Clearing the Air

Environment

Despite efforts to reverse CO2 emissions and air pollution, both are currently on the rise. In this modern era of strict air emission regulation, it is essential for countries and companies to maintain compliance with their commitments to the future. Air pollution has been a historical problem from as far back as the early 1900s with action being taken in 1956 when The Clean Air Act was enacted after London’s Great Smog of 1952 killed up to 12,000 people over a 5 day period.  After the 1997 Kyoto Protocol Climate Change Agreement called for rich nations to reduce their CO2 emissions, there was an increase in the use of diesel cars in Europe.

Diesel is less harmful to the environment as it produces less emissions than petrol. But diesel is far deadlier to humans as it emits 4 times more nitrogen dioxide and 22 times more particulates. These particles can penetrate the lungs, heart and brain. It is estimated that up to 7 million people a year will die from air pollution and in response cities around the world are trailing car-free initiatives. In this article, we will take a look at some of these modern initiatives and give you some food for thought on what you and your organisation can do to ensure that a clean and safe future is promised for generations to come.

Traffic Congestion

Traffic Congestion

In recent months, the cities of Athens, Madrid, Mexico City and Paris have made a move to ban all diesel-powered engines from their roads. Diesel cars influence urban air quality, smog formation and global warming. The view is that by decarbonising transport systems and promoting other options, pollution levels will decrease and these cities will be able to deliver on the ambition of the Paris Agreement. Manufacturers are to stop producing diesel vehicles by 2025 and the members of the C40 Cities Climate Leadership Group will be promoting incentives for alternative vehicle use and the promotion of cycling and walking in their cities.

In recent years, there has been increased scrutiny of the use of diesel in transport, especially in light of the Volkswagen diesel emissions scandal in 2015 where it came to light that 11 million of its vehicles were equipped with software that was used to cheat on emissions tests. The software was modified to adjust components such as catalytic converters or valves to recycle some of its exhaust gases. These components were meant to reduce emissions of nitrogen oxide, a pollutant that can cause bronchitis and other respiratory diseases. During testing, it was found that some cars emitted almost 40 times the permitted levels of nitrogen oxides. Volkswagen is still dealing with the fallout. Not only did they breach several pieces of air pollution legislation and regulations, they also pleaded guilty to multiple criminal charges in the US and they have also had to pay out more than $20 billion for costs related to the scandal, highlighting the importance of complying with air pollution regulations.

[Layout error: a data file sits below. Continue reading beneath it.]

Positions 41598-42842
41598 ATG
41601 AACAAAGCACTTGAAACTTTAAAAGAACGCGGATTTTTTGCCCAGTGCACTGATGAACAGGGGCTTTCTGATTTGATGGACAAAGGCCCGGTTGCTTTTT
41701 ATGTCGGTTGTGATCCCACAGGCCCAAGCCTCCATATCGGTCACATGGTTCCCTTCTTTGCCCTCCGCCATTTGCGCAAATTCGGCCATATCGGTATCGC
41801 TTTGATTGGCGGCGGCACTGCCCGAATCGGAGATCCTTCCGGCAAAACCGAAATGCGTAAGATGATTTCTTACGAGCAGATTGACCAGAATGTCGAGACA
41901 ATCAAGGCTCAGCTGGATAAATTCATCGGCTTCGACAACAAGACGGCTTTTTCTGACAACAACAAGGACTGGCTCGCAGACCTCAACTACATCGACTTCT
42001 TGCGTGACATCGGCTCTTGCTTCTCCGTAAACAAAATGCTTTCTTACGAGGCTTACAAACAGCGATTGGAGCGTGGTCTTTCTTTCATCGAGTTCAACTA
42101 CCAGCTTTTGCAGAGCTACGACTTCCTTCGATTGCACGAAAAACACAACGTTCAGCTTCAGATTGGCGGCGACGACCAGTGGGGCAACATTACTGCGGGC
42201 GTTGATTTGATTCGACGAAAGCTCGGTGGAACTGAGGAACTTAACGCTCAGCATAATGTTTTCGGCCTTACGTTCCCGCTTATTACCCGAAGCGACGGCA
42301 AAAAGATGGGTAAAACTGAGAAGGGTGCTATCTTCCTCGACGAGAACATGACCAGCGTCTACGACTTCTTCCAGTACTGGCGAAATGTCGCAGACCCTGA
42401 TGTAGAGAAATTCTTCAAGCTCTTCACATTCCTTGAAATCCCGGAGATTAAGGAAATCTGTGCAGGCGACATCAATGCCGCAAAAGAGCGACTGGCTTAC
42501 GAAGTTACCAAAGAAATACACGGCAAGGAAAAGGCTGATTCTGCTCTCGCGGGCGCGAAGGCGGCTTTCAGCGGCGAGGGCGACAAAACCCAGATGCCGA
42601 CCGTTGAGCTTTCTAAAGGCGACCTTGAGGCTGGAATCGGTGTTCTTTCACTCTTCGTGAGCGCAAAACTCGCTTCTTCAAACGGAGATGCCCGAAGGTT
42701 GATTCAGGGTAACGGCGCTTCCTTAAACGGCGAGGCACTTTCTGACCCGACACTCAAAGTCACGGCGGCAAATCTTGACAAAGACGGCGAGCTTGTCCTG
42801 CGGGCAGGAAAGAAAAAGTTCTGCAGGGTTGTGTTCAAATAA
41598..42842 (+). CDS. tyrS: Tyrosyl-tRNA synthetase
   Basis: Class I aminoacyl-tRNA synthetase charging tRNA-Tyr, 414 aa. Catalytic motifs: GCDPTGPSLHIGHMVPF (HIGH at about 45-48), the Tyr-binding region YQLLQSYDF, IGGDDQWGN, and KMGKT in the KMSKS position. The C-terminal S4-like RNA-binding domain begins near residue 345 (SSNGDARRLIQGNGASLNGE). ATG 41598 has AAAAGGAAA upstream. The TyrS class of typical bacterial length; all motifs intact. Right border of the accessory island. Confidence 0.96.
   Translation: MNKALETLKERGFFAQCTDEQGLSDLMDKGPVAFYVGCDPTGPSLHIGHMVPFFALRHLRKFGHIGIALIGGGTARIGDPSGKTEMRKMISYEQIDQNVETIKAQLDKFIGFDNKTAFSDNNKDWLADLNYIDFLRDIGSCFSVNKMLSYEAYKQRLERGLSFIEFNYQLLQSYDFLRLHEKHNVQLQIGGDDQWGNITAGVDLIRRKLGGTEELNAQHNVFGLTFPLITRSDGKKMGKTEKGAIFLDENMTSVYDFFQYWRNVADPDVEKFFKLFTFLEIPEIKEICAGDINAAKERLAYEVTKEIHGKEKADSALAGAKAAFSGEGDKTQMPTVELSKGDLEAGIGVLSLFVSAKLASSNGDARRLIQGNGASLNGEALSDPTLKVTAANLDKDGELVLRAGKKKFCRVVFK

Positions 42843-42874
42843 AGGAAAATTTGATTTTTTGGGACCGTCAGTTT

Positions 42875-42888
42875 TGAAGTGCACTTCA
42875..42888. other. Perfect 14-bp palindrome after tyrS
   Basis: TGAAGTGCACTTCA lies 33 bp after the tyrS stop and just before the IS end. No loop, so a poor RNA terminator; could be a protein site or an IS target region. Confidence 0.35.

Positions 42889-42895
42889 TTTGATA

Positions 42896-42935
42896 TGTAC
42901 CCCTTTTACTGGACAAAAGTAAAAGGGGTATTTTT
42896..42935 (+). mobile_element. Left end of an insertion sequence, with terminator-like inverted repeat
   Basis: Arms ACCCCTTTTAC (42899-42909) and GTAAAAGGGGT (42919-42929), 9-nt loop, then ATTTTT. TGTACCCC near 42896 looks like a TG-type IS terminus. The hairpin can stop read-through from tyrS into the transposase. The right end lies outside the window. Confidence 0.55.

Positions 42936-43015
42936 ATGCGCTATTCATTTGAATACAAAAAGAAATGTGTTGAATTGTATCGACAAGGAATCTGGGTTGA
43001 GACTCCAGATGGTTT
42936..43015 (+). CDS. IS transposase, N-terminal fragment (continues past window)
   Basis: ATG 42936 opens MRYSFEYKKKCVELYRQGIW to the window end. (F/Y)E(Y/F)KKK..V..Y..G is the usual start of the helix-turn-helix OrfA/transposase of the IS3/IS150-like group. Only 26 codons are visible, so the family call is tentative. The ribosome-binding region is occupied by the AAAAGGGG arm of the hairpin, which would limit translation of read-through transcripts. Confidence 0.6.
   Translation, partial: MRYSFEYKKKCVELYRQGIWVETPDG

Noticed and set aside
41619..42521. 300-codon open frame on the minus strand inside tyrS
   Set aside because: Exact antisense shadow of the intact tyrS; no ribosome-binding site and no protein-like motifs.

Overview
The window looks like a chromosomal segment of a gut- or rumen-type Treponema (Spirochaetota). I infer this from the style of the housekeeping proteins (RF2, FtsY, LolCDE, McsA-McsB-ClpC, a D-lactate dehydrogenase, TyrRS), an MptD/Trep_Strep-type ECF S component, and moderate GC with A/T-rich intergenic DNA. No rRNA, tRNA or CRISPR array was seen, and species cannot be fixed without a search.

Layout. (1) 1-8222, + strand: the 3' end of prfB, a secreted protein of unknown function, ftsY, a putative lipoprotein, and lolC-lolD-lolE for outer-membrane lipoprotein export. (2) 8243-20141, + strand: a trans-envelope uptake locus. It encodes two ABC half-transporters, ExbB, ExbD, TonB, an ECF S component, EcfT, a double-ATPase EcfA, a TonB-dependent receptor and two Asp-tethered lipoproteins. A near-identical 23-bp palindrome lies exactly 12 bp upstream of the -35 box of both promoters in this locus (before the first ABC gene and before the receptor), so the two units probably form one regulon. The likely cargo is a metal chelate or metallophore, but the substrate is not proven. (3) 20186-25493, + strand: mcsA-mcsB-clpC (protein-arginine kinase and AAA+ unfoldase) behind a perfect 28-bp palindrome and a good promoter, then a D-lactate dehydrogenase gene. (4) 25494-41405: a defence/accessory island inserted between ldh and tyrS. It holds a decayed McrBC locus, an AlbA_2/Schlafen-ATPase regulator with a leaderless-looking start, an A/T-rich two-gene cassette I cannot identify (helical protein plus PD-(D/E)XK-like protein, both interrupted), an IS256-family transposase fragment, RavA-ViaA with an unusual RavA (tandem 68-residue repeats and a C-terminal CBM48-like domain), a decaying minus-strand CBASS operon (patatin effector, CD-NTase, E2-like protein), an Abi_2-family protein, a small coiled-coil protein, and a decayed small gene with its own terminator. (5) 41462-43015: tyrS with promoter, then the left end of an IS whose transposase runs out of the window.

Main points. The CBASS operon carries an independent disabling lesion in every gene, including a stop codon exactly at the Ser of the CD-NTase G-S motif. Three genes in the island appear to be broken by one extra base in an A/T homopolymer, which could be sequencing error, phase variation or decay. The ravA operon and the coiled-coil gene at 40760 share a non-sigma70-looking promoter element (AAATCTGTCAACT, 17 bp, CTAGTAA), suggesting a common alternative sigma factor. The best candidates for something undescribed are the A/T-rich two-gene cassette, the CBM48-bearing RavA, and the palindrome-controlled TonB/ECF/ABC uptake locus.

Alternatives to Diesel-powered Engines

Heavily urbanised cities like London and Singapore have introduced congestion charges on vehicles entering the congestion zone between Monday and Friday. This charge aims to reduce high traffic flow in the central areas of the cities. Putting this congestion into context – traffic in London moves slower than the average cyclist. Commuters in LA spend 90 hours a year stuck in traffic and a UK study found that motorists spend 106 days of their lives looking for parking spots.

Alternative to congestion charges, there are several cities globally that have begun car-free initiatives. In Hamburg, the city is creating a green network of interconnecting open areas covering 40% of the city making it easier to walk and cycle anywhere in the city. The city aims to be car free within two decades and has a goal of an 80% reduction in greenhouse gas emissions by 2050. Additionally, Copenhagen has one of the lowest rates of car ownership in Europe and that is set to decrease further. They are currently constructing 200 miles of bicycle superhighways radiating out from the city centre. Copenhagen aims to be carbon neutral by 2025. Oslo is another city that has announced plans to shift the focus away from cars by banning all private vehicles from its centre by 2019.

Alternatives to diesel-powered engines

Alternatives to diesel-powered engines

France has one of the highest percentages of diesel car ownership due to government subsidies making the fuel cheaper than petrol. Car-free days initiatives in Paris have proven to have successfully reduced high levels of air pollution in the city. By 2020, the Mayor of Paris plans to double the number of bicycle lanes in the city, ban diesel cars, limit certain high-traffic streets to electric cars and other ultra-low emission vehicles.

Finally, new cities such as the Great City near Chengdu, China and Masdar near Abu Dhabi plan to focus on mass transit and electric cars as alternatives to diesel and petrol cars.

What sort of initiatives are in place in your organisation? Has a bike-to-work scheme or any other schemes been initiated in your organisation? Do you live in a city where alternatives to driving have been introduced and have you seen their benefits?

Knowing which pieces of air pollution legislation and regulations apply to your operations can be tricky. If you are unsure whether you are aware of all applicable pieces for your organisation and how they apply to it or if you are aware of the most recent updates – check out the Pegasus Legal Register for a legal register that is completely customised to your company and updated on an ongoing basis.

Sources

The Environmentalist

Fastcoexist.com

The Guardian

Tags
Air Pollution , Clean Air Acts , CO2 Emissions , Cycling , Diesel Car Ban , Kyoto Protocol , Paris Agreement
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